Two hours after transfection, both sense and antisense strands of 7SK siRNA clearly accumulate in the nuclei of Huh-7 HCV cells (Fig. 1). Antisense and sense siRNA strands were visualized by using their fluorescent labels, depicted in red (Fig. 1a) and green (Fig. 1b), respectively, and the nuclei of the cells were stained with DAPI (blue, Fig. 1c). In sharp contrast to these observations, Huh-7 cells identically transfected with NS3 siRNA exhibited a completely different localization behavior (Fig. 2). In the latter case, no visible accumulation of NS3 siRNAs was seen in the nucleus. Furthermore, significant strand-separation of NS3 siRNA was observed. The antisense NS3 siRNA strand was observed to create perinuclear ring-like patterns of clustered dots (seen in red in Fig. 2d around nuclei in blue), whereas the sense strand nearly disappeared and was only sparsely visible as distinct dots (Fig. 2b).

Fig. 1.
7SK siRNA accumulates in the nucleus in Huh-7 cells 2 h after transfection. (ac) 7SK siRNA antisense (red) and sense (green) strands colocalize primarily in the nucleus (blue), seen in the cytoplasm only in small amounts. (Scale bar, 20 μm.) ...
Fig. 2.
NS3 siRNA appears restricted to the cytoplasm of Huh-7 cells 2 h after transfection. (ac) NS3 siRNA antisense strand (red) is seen clustered in the perinuclear area but does not enter the nucleus (blue), whereas sense strand (green) is barely ...

Colocalization of the three signal profiles (DAPI, Alexa Fluor 488, and Cy5) along multiple lines through the cells (examples are given in Figs. 1f and and22f) provided additional information about the distributions of these siRNAs. In the case of 7SK siRNA, a minor amount of the RNA could be found as a diffuse background in the cytoplasm but clusters were typically not observed to concentrate in the perinuclear area. Within the nuclear boundaries, the two strands showed different levels of accumulation in the nucleoli (Fig. 1f, arrows), which could signify partial strand separation. In the case of NS3 siRNA, sharp peaks of the red signal at the edges of nuclear boundaries verify that the two strands are separated, and the antisense strand tends to accumulate in the perinuclear area in distinct loci. Also, a very low level of NS3 siRNA sense strand was seen in the nucleus as a diffusely distributed pattern (Fig. 2f, the green line inside the nuclear boundaries marked by a wide blue plateau). In these experiments, no localization of the antisense NS3 siRNA strand to the nucleus was observed within the sensitivity of the detectors, using the highest available laser powers for excitation of the dyes. These contrasting 7SK siRNA and NS3 siRNA behaviors did not vary significantly at various times after transfection. In particular, the nuclear-targeted 7SK siRNA was clearly observed to accumulate in the nucleus as quickly as 40 min after transfection, whereas cytoplasmically targeted NS3 siRNA remains distributed largely in the cytoplasm 4 h after transfection, showing no nuclear accumulation. In addition, we also carried out 7SK siRNA transfection for HeLa cells, and observed similar behavior.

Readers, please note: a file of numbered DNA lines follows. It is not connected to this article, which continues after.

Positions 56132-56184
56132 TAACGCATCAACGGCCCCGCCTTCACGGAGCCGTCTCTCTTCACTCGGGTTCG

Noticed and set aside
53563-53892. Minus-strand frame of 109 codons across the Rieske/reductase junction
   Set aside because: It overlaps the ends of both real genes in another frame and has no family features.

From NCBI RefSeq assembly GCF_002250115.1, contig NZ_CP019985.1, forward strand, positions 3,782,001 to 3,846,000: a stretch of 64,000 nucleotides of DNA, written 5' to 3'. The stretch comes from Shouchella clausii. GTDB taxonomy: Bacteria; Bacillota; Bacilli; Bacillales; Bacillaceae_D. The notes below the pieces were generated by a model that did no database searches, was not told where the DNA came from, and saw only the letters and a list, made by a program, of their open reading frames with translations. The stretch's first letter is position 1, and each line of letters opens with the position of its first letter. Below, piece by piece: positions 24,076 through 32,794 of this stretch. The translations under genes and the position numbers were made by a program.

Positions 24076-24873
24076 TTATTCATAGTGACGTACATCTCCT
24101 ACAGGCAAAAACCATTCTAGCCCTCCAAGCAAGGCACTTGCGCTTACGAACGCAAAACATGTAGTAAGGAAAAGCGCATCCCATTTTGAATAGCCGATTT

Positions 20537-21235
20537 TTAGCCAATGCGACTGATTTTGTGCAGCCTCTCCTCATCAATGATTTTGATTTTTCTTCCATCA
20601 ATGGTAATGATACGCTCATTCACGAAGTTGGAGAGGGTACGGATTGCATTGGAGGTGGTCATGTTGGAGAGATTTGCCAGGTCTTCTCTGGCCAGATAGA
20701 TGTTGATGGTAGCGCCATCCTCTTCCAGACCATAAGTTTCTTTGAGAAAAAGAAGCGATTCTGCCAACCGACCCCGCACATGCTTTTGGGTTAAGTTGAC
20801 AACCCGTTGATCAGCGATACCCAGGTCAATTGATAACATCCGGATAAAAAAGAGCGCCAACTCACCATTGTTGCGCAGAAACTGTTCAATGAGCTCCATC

RISC assembly involves incorporation of the antisense siRNA strand into the complex, and therefore requires duplex siRNA strand separation (12, 13). Recent experiments have shown that Ago2 protein likely cleaves the sense strand after siRNA binding, resulting in the sense strand dissociation and only antisense strand incorporation into active RISC (10, 11). Therefore, RISC formation will be correlated with siRNA duplex strand separation in our imaging experiments. Furthermore, because the incorporated siRNA single strand is known to be tightly bound to Ago proteins in RISC (19), the localization of RISC is expected to parallel the observed siRNA antisense strand localization. Based on this premise, the observed patterns of Alexa Fluor 488 and Cy5 fluorescence in the NS3 siRNA images (Fig. 2) clearly demonstrate that strand separation and RISC formation occur in the cytoplasm. In addition, the nearly complete exclusion of sense strand from the cytoplasm and low levels of only this strand in the nucleus are also consistent with the idea of siRNA duplex dissociation and sense strand cleavage during NS3 siRNA RISC formation all occurring in the cytoplasm. Therefore, we would expect that, if active RISC formation for 7SK siRNA were also taking place in the cytoplasm followed by transport of this active RISC into the nucleus, the images in Fig. 1 would show similar strand separation in the cytoplasm and sense strand distribution in the cell. Instead, we observe predominantly nuclear localization of both 7SK siRNA strands, leading us to conclude that this siRNA locates as a duplex to the nucleus in an efficient manner, without prior strand separation. Strand separation and formation of active RISC must then occur within the nucleus, resulting in the observed 7SK down-regulation (see Fig. 6).